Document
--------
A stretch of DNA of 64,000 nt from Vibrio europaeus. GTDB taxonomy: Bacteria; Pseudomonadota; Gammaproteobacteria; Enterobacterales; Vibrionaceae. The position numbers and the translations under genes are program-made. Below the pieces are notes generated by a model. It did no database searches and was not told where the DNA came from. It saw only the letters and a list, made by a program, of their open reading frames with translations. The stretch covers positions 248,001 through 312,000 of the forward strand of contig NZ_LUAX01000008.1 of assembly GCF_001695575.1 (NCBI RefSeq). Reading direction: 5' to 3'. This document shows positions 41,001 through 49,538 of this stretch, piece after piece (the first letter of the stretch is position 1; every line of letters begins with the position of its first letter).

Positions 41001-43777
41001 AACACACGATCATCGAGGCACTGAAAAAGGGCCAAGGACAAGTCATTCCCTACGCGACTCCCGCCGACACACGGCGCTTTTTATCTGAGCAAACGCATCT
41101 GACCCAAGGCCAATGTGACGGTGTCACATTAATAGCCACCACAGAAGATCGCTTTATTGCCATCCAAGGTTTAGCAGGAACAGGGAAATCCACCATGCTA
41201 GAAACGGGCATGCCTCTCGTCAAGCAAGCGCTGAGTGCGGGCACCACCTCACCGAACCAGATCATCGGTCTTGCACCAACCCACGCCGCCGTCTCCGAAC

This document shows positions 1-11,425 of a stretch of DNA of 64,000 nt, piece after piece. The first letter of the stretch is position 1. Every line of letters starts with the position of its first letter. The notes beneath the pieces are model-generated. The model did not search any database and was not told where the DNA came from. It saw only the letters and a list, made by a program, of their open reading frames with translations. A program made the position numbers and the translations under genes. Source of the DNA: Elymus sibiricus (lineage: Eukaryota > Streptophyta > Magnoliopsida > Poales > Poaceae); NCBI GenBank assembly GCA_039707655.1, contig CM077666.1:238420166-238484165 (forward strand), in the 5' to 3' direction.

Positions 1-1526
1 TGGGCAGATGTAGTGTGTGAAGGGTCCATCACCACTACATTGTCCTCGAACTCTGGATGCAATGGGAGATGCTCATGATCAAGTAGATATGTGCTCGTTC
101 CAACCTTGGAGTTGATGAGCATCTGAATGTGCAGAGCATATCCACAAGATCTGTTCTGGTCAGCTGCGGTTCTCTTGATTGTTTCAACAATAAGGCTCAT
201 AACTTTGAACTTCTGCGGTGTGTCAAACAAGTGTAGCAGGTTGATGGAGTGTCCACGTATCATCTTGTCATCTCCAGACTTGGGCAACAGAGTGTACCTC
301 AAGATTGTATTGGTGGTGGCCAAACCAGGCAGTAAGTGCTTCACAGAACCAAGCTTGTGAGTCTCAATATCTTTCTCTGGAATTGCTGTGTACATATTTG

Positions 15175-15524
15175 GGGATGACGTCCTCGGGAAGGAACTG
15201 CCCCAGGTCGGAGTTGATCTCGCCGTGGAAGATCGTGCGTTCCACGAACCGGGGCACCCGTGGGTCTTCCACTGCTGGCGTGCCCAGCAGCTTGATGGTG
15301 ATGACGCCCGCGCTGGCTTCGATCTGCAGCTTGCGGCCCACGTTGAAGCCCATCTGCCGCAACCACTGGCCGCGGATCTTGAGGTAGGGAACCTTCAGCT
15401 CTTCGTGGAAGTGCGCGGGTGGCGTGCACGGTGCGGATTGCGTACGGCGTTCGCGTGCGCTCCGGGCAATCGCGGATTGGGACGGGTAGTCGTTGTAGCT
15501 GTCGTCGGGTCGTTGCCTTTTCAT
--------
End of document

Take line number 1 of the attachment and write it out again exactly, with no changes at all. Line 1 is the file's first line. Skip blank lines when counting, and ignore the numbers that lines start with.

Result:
A stretch of DNA of 64,000 nt from Vibrio europaeus. GTDB taxonomy: Bacteria; Pseudomonadota; Gammaproteobacteria; Enterobacterales; Vibrionaceae. The position numbers and the translations under genes are program-made. Below the pieces are notes generated by a model. It did no database searches and was not told where the DNA came from. It saw only the letters and a list, made by a program, of their open reading frames with translations. The stretch covers positions 248,001 through 312,000 of the forward strand of contig NZ_LUAX01000008.1 of assembly GCF_001695575.1 (NCBI RefSeq). Reading direction: 5' to 3'. This document shows positions 41,001 through 49,538 of this stretch, piece after piece (the first letter of the stretch is position 1; every line of letters begins with the position of its first letter).